3 Years, 1 Bucket – Fermented Grain for Chickens

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So, how does my fermented grain bucket look after 3 years of being refilled and never completely cleaned out or changed? Great!

Above you can see my 5 gallon bucket ready to be restocked. There’s about a gallon of liquid left and a few inches of grains. I always refill it before it gets too depleted because I want the goodness of all that mature bacteria to get spread around as much as possible.

Every morning my ducks get one scoop and my chickens and pigeons get two heaping scoops from this bucket and believe me, it’s the highlight of their day. They know they’ve been bad if I make them wait for it (like when they try to wake me up early for it by screaming bloody murder) and I like that I can continue to feed it all winter long and provide them with at least some type of “living” food when the plants are dead and gone.

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I add supplements every other time I refill the grains. I put in a good 2-3 TBSP each of kelp powder (the cheap stuff for gardens), garlic powder, cayenne powder and turmeric. I get these all for very cheap at a bulk store. Then they usually get two number 2 scoops of whole corn, two scoops of whole wheat, and a smaller scoop each of whole barley and black oil sunflower seeds. If I have other things lying around like wild bird seed that the wild birds don’t care for, I’ll dump that in too. The only thing I advise against using is pelleted or crumbled chicken feed. I tried that once and I got mold on top.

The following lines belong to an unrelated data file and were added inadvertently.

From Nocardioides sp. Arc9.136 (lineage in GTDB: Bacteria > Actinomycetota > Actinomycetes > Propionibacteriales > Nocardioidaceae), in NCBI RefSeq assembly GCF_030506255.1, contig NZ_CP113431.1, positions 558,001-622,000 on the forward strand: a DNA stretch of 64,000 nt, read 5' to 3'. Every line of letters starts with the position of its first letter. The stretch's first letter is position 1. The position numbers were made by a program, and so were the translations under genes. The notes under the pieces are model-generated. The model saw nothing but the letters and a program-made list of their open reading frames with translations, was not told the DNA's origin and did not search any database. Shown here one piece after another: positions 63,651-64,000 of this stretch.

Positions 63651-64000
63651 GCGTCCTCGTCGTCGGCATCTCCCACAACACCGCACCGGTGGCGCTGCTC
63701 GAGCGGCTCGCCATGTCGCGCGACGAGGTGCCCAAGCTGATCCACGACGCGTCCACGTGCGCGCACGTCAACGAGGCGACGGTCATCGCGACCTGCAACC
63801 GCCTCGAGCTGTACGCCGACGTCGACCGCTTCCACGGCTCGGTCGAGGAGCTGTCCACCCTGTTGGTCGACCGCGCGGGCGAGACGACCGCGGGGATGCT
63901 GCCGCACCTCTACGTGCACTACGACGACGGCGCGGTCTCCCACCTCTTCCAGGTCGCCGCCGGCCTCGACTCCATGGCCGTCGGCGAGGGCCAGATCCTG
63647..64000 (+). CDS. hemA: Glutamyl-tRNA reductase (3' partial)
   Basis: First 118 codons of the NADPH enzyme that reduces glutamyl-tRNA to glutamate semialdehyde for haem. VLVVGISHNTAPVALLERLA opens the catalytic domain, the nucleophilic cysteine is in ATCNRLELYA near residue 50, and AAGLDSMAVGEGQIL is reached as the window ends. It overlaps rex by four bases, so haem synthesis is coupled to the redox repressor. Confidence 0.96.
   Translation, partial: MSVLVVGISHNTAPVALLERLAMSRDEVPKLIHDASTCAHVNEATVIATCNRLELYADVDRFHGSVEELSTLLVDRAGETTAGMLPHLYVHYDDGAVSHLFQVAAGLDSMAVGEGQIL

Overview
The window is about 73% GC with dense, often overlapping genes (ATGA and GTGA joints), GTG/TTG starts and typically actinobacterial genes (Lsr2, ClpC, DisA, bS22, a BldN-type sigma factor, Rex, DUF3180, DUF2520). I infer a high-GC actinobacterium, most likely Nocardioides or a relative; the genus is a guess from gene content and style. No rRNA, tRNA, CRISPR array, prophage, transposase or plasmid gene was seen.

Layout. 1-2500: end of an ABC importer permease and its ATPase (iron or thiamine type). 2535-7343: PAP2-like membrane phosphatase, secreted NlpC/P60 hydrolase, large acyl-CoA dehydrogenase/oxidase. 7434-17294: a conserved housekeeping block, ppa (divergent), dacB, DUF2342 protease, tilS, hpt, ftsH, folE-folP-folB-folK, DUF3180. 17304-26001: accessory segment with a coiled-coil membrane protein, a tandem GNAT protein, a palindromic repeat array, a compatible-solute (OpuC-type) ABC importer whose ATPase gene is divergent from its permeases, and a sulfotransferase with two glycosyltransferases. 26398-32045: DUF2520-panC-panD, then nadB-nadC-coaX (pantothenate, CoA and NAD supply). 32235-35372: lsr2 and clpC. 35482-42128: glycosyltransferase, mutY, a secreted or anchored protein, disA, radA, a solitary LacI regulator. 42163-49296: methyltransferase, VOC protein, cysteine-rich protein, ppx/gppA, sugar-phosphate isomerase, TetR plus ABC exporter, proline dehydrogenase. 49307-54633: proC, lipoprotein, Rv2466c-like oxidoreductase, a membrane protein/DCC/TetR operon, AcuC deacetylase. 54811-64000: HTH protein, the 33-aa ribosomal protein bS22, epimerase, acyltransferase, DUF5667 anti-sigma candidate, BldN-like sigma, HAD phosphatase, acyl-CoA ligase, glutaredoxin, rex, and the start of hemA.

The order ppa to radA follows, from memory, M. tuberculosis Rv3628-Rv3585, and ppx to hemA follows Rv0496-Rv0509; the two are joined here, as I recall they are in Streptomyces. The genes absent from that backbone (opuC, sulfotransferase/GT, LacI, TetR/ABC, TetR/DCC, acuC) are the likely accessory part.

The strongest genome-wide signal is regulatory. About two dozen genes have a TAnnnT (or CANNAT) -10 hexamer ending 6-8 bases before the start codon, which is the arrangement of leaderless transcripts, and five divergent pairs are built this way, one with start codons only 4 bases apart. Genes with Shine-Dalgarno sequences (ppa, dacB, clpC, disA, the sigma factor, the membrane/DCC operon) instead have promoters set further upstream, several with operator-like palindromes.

Everybody’s favorite is the (most expensive) corn and that gets gobbled up first. Least favorite and cheapest is the barley, but they eat it eventually. I always do my refill in the evening so the grains have a chance to absorb the liquid. I love the smell of the contents of the bucket, it reminds me of really good salad dressing!

 

 

Fermented Grain for Chickens 2.0

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I wrote some time ago about fermenting grain for my chickens. Back then I was doing it in a large glass jar in my kitchen. Yeah, that was never going to last.

Last fall I started getting serious about fermented grain. I tried so many times to grow fodder for my hens over the winter, but nothing I did could prevent mold from taking over every tray. I wanted the girls to have something ‘alive’ to eat during the cold months, so I set up a 5 gallon bucket beside the coop and dumped in a bunch of different grains and covered them with water. That’s about how hard it is to get started.